Campus community members are invited to the One University Assessment Poster Session on Friday, April 5, from 1-3 p.m. in the Peter Graham Scholarly Commons, 114 Bird Library. Hosted by the Office of Institutional Effectiveness and Assessment (IEA), the poster…
Students Compete in 2018 ACC Meeting of the Minds Competition
A group of Syracuse University students, along with a faculty advisor, recently traveled to Massachusetts to take part in the 2018 ACC Meeting of the Minds competition held at Boston College. The conference highlights the research and creative work of undergraduates from the ACC’s 15 schools.
“The ACC Meeting of the Minds showcased six of our undergraduate students’ research,” says Provost Faculty Fellow Rochelle Ford, professor and chair of the Department of Public Relations in the Newhouse School. “They represented Syracuse well, demonstrating our broad range of disciplines and interdisciplinary focus, along with the important contributions in research and creative work they bring to their classrooms, labs, studios and fields of interest.”
Genesis Felizola ’18 from the College of Arts and Sciences and a 2017 Meredith Scholar, was among those chosen to present her research. She investigates the experiences of Hispanic families who have children with autism spectrum disorder, particularly with regard to physical activity and communication. We asked her four questions about the experience.
01How were you selected?
The Syracuse University ACC Meeting of the Minds committee selected me after I responded to a call for applications. I submitted my research abstract with an application, and my faculty mentor also submitted a recommendation. Along with five other SU undergraduate students, I was selected to represent Syracuse University at this year’s ACC Meeting of the Minds at Boston College.
02What did you do while at the event?
While there, I presented my research and results on “The Experiences of Hispanic Families of Children with Autism Spectrum Disorder Regarding Physical Activity and Communication.” I also watched other brilliant scholars and some of the best minds from universities such as Florida State University, Duke University and University of Notre Dame present their undergraduate research. I networked with faculty members from different universities and informed them about all of the wonderful work we are doing here at SU. I spoke about the Communication Sciences and Disorders department and they were so impressed and pleased that SU has students working on this kind of research and looking into these issues.Faculty were excited to hear about my research findings. I felt proud to represent us. Go Orange!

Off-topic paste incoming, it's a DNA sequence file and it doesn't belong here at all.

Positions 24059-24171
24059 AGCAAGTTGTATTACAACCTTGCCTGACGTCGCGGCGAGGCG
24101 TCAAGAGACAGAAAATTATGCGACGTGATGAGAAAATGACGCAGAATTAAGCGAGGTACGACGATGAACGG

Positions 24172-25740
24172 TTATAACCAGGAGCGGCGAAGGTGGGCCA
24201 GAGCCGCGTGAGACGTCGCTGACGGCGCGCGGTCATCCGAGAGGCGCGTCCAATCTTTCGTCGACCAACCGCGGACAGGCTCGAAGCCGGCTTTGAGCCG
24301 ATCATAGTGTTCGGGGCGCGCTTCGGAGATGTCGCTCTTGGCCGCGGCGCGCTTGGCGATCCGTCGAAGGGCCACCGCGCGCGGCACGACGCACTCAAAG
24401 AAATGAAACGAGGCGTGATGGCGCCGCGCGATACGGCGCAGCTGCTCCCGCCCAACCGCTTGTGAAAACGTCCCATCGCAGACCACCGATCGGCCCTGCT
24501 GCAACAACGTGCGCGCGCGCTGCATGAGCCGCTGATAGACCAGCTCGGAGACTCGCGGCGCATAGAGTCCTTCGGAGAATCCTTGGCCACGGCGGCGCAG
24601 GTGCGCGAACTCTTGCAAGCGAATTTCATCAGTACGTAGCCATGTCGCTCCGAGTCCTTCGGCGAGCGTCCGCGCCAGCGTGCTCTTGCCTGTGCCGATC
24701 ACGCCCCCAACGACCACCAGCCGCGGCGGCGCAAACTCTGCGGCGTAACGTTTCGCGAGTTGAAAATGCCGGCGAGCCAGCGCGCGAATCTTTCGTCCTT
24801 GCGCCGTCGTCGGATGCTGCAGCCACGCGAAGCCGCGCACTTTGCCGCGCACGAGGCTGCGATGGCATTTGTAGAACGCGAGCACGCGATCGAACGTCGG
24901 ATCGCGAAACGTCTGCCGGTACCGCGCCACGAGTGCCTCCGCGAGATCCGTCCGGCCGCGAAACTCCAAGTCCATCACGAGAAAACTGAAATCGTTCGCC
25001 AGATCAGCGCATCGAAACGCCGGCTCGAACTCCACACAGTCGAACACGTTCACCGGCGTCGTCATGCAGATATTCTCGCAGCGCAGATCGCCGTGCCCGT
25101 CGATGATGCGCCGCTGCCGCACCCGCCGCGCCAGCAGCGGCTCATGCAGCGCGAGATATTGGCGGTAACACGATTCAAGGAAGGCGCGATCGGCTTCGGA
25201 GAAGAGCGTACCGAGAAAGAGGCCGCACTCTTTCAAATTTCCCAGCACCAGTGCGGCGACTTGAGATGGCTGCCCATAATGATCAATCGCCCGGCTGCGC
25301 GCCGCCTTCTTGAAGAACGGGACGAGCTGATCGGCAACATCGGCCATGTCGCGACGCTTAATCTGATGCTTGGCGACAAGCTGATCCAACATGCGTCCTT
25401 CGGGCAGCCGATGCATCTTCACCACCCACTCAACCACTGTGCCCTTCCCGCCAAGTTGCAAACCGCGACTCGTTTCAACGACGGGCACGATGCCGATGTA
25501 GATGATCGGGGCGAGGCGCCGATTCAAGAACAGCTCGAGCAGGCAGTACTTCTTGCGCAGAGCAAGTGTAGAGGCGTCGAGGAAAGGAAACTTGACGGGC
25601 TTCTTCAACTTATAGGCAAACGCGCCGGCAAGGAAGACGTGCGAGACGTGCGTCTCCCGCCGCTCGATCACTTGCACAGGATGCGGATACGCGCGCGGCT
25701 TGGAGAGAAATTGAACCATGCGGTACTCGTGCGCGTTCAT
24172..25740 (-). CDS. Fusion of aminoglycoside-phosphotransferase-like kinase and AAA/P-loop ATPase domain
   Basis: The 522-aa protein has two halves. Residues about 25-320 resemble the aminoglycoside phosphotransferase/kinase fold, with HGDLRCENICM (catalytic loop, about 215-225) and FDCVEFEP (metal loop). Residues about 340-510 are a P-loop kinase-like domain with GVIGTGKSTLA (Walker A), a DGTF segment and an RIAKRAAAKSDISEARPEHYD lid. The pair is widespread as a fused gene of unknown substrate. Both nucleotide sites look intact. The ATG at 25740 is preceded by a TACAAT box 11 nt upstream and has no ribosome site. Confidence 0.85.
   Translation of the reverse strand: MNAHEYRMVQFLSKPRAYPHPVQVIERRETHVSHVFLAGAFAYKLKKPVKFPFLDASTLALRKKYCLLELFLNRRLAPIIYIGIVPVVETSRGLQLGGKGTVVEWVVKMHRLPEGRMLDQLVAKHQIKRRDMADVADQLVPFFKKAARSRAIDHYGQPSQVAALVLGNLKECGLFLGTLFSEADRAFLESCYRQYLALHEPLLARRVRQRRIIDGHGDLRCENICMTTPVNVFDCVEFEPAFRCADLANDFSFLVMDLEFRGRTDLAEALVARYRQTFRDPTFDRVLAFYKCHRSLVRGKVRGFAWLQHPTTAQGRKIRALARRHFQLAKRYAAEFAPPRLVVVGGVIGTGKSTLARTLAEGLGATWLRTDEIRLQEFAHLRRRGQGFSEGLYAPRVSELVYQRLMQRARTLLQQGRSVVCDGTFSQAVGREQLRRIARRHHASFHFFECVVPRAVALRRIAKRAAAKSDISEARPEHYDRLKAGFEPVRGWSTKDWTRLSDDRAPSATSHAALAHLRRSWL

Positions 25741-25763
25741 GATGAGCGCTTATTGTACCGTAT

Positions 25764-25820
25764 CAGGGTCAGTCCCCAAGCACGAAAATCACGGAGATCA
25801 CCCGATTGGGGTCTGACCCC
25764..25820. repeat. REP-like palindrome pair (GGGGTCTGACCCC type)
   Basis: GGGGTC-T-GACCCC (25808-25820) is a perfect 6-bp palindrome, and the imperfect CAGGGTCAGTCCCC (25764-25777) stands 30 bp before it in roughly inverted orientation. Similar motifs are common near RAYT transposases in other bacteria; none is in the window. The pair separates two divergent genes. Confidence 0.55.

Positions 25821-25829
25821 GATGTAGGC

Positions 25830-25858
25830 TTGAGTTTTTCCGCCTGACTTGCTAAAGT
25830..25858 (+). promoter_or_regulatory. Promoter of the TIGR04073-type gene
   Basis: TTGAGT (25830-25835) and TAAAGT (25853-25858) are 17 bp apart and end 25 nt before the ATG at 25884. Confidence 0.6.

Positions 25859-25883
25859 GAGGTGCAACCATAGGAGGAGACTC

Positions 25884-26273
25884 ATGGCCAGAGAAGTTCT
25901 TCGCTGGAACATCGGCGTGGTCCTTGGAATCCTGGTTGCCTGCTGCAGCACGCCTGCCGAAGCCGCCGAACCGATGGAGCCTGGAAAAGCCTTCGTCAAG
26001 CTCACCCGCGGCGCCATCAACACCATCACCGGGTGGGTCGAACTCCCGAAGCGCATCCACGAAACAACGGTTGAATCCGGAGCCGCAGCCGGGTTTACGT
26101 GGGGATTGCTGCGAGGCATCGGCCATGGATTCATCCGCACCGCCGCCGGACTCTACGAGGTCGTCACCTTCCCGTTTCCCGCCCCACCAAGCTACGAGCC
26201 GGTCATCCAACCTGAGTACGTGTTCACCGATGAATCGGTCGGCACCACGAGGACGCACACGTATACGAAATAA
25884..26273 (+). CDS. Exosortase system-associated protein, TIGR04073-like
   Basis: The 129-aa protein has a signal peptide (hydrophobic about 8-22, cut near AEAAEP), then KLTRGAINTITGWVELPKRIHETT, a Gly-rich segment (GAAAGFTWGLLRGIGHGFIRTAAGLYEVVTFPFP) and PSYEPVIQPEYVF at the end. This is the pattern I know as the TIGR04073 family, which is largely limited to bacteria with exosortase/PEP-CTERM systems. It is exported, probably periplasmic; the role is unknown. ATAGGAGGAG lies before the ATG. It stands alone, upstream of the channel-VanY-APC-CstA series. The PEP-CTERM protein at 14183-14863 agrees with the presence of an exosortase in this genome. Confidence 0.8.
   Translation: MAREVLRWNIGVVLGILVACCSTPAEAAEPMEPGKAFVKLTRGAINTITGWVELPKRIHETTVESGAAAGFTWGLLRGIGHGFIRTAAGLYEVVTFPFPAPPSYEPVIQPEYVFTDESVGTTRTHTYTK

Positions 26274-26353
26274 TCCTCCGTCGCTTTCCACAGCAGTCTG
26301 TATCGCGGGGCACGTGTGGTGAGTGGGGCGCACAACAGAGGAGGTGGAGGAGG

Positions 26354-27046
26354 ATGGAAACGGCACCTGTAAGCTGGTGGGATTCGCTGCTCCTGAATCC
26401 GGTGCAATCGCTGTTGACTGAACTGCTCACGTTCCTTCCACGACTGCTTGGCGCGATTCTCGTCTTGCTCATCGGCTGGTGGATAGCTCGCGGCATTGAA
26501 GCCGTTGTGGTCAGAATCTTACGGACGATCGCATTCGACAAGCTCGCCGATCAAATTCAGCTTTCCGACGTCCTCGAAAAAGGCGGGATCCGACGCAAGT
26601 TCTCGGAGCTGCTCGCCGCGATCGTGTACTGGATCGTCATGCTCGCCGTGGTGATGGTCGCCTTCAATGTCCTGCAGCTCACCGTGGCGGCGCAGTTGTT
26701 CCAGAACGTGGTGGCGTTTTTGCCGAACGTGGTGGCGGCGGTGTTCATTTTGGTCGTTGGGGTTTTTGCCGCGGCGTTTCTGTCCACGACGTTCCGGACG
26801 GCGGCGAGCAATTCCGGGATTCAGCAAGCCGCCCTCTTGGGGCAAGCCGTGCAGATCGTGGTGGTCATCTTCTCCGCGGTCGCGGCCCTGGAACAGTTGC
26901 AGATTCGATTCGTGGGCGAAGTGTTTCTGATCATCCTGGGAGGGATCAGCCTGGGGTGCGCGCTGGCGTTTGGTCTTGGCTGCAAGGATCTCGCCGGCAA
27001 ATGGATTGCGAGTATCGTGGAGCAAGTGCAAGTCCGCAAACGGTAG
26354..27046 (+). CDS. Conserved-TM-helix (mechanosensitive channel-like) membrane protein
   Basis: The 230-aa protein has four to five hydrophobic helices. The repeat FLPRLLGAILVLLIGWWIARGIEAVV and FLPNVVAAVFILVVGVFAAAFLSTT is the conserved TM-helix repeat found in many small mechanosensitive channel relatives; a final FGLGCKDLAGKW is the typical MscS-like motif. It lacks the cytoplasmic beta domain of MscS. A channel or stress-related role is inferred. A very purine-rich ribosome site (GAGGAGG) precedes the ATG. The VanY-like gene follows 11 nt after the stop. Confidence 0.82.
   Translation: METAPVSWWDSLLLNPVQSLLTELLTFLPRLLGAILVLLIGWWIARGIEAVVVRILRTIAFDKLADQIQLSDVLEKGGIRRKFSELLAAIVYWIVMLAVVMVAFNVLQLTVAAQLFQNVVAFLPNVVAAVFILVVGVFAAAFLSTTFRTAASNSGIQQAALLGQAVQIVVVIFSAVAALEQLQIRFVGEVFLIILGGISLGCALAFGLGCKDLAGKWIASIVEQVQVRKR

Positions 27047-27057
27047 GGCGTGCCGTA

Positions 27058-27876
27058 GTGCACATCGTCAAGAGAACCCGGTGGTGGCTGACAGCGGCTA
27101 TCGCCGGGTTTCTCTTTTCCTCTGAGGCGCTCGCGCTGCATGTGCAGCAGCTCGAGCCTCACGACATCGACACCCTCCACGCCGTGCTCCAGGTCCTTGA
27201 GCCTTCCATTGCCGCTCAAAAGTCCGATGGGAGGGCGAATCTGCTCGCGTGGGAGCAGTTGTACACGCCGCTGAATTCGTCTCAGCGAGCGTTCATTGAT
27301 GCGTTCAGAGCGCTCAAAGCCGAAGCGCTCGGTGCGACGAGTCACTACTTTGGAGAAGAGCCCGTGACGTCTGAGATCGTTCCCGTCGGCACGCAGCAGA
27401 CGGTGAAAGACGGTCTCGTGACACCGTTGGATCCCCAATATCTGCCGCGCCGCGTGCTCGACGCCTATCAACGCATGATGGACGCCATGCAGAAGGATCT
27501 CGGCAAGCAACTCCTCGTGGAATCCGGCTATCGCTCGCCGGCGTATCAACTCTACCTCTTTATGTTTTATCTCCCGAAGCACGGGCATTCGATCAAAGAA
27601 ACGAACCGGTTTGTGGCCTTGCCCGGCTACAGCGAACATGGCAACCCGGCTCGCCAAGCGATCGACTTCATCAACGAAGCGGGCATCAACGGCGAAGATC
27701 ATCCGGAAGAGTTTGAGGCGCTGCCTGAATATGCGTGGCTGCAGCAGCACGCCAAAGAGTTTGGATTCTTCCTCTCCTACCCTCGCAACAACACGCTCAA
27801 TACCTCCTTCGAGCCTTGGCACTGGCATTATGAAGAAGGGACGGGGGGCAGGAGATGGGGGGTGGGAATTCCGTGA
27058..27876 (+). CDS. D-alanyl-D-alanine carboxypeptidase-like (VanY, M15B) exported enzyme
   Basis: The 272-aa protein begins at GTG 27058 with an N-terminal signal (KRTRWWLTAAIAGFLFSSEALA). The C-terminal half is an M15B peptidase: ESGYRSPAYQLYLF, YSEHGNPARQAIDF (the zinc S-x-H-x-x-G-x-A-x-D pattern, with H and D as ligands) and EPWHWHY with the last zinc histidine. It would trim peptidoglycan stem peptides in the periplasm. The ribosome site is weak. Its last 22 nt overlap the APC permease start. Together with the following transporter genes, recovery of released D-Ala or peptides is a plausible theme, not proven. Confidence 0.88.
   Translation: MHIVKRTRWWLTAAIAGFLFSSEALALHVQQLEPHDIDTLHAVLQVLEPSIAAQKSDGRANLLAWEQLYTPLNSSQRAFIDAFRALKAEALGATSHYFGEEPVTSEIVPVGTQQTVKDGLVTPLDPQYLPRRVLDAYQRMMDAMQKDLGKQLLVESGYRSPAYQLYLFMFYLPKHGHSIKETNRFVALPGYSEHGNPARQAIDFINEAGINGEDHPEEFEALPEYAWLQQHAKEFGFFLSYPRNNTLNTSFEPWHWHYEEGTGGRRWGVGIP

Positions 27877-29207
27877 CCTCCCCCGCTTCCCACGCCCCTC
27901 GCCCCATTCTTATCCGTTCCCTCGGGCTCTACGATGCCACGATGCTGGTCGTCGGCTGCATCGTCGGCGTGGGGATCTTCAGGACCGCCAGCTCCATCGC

03Can you describe the experience?
As a senior about to graduate from SU, I was starting to have a “quarter-life crisis” (thanks for the new terminology, Danielle Schaf!). I know, you might think I am too young to feel that way, but I was starting to doubt my abilities and myself as a scholar. There was a speaker at the conference who mentioned this, as if she knew this. She told us that the best minds in the world doubt themselves and their abilities, and that it was completely normal and that we were not alone. As I sat there, stunned at how much I could relate, I saw every head in that room nod in agreement and realized: I am not alone. These students have worked on their research for two or more years and are doing amazing things like finding ways to alleviate the side effects of chemotherapy, and improving language apps such as Google Translate (which we all know, if we’ve tried it, is not the best). We are not alone, and we are changing the world by being brave enough to try things that scare us, seek out criticism, being okay with making mistakes and growing from them, and spending our free time in the weekend talking about and presenting research.
I was proud of myself for presenting my research and being a representative for not just SU, but also as a Hispanic woman in science. After I presented my research, other students came up to me, and told me I was “engaging, passionate and inspiring,” and were impressed that I was conducting research that hasn’t been looked into in detail before. I was also proud of the other SU undergraduate researchers who were with me. We presented our findings with poise and eloquence, and cheered each other along. We made new friends while leaving a positive impression of Syracuse University behind.
04Since we're talking about Meeting of the Minds, anything else on your mind regarding the competition?
After leaving Boston College and coming back to SU, I was reminded yet again just how much I love SU. The atmosphere, academics and students here are unparalleled. My sense of pride as an Orange was bursting, and I felt thankful that I had the opportunity to attend this conference. I want to say thank you to SU and the ACC Meeting of the Minds committee for allowing me to pursue this path to scholarship and success along with the other five undergraduate researchers, who I now call my friends and fellow “Minds”.